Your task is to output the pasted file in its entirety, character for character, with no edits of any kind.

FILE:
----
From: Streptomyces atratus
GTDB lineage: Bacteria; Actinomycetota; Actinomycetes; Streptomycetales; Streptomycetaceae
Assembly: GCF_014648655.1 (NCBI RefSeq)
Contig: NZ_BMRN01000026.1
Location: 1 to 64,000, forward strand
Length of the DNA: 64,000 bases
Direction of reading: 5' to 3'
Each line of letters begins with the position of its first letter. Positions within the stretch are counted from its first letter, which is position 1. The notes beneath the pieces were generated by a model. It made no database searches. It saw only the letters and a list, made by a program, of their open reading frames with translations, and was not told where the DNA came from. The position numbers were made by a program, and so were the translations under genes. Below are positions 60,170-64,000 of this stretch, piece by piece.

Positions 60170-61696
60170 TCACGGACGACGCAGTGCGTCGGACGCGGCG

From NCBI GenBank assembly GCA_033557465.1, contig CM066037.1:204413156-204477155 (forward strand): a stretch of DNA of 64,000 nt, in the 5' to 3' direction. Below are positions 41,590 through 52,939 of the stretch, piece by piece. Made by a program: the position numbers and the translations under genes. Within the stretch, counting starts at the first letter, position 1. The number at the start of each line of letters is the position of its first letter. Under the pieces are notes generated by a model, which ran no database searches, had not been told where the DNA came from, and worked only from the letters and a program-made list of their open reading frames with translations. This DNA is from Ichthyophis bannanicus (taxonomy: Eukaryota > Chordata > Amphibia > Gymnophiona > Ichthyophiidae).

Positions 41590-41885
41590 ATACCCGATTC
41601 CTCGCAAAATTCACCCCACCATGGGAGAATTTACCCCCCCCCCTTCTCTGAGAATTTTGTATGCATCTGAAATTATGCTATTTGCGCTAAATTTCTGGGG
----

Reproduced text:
From: Streptomyces atratus
GTDB lineage: Bacteria; Actinomycetota; Actinomycetes; Streptomycetales; Streptomycetaceae
Assembly: GCF_014648655.1 (NCBI RefSeq)
Contig: NZ_BMRN01000026.1
Location: 1 to 64,000, forward strand
Length of the DNA: 64,000 bases
Direction of reading: 5' to 3'
Each line of letters begins with the position of its first letter. Positions within the stretch are counted from its first letter, which is position 1. The notes beneath the pieces were generated by a model. It made no database searches. It saw only the letters and a list, made by a program, of their open reading frames with translations, and was not told where the DNA came from. The position numbers were made by a program, and so were the translations under genes. Below are positions 60,170-64,000 of this stretch, piece by piece.

Positions 60170-61696
60170 TCACGGACGACGCAGTGCGTCGGACGCGGCG

From NCBI GenBank assembly GCA_033557465.1, contig CM066037.1:204413156-204477155 (forward strand): a stretch of DNA of 64,000 nt, in the 5' to 3' direction. Below are positions 41,590 through 52,939 of the stretch, piece by piece. Made by a program: the position numbers and the translations under genes. Within the stretch, counting starts at the first letter, position 1. The number at the start of each line of letters is the position of its first letter. Under the pieces are notes generated by a model, which ran no database searches, had not been told where the DNA came from, and worked only from the letters and a program-made list of their open reading frames with translations. This DNA is from Ichthyophis bannanicus (taxonomy: Eukaryota > Chordata > Amphibia > Gymnophiona > Ichthyophiidae).

Positions 41590-41885
41590 ATACCCGATTC
41601 CTCGCAAAATTCACCCCACCATGGGAGAATTTACCCCCCCCCCTTCTCTGAGAATTTTGTATGCATCTGAAATTATGCTATTTGCGCTAAATTTCTGGGG